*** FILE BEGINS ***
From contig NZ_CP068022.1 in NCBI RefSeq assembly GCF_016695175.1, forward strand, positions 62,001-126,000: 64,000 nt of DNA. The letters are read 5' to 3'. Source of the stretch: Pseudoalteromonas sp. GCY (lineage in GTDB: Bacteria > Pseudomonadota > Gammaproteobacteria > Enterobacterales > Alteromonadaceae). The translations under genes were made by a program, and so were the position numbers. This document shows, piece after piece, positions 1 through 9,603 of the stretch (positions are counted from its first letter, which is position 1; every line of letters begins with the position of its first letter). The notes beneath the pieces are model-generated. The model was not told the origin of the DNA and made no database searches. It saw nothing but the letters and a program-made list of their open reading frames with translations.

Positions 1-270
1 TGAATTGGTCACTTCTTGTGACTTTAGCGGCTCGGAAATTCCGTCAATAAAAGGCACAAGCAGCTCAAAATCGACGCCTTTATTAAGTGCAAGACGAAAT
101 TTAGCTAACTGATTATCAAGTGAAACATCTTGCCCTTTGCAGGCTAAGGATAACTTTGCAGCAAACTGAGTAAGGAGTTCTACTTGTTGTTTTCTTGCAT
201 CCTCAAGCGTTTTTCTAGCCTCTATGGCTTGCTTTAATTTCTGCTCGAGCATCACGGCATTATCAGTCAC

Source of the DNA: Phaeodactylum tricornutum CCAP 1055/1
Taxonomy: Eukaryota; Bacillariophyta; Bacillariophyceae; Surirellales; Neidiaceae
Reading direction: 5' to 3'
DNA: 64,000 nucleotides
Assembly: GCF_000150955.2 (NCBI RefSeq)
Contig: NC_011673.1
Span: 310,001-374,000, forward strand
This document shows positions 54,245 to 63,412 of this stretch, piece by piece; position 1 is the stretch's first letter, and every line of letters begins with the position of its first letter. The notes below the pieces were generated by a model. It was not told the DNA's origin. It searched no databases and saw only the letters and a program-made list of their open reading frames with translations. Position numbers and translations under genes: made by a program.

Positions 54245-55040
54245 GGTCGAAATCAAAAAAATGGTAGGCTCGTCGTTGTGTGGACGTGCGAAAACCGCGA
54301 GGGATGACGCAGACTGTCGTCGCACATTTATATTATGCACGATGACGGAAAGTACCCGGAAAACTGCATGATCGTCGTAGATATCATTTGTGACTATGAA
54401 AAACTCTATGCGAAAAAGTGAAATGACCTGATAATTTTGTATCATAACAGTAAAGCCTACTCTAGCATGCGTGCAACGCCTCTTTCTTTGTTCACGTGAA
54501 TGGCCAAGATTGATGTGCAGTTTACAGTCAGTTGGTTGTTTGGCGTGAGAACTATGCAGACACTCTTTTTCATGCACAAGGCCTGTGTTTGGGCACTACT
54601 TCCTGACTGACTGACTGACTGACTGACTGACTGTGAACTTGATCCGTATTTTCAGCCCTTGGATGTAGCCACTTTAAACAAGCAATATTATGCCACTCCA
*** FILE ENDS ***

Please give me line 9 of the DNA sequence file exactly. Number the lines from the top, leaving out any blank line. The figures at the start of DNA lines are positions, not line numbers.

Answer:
DNA: 64,000 nucleotides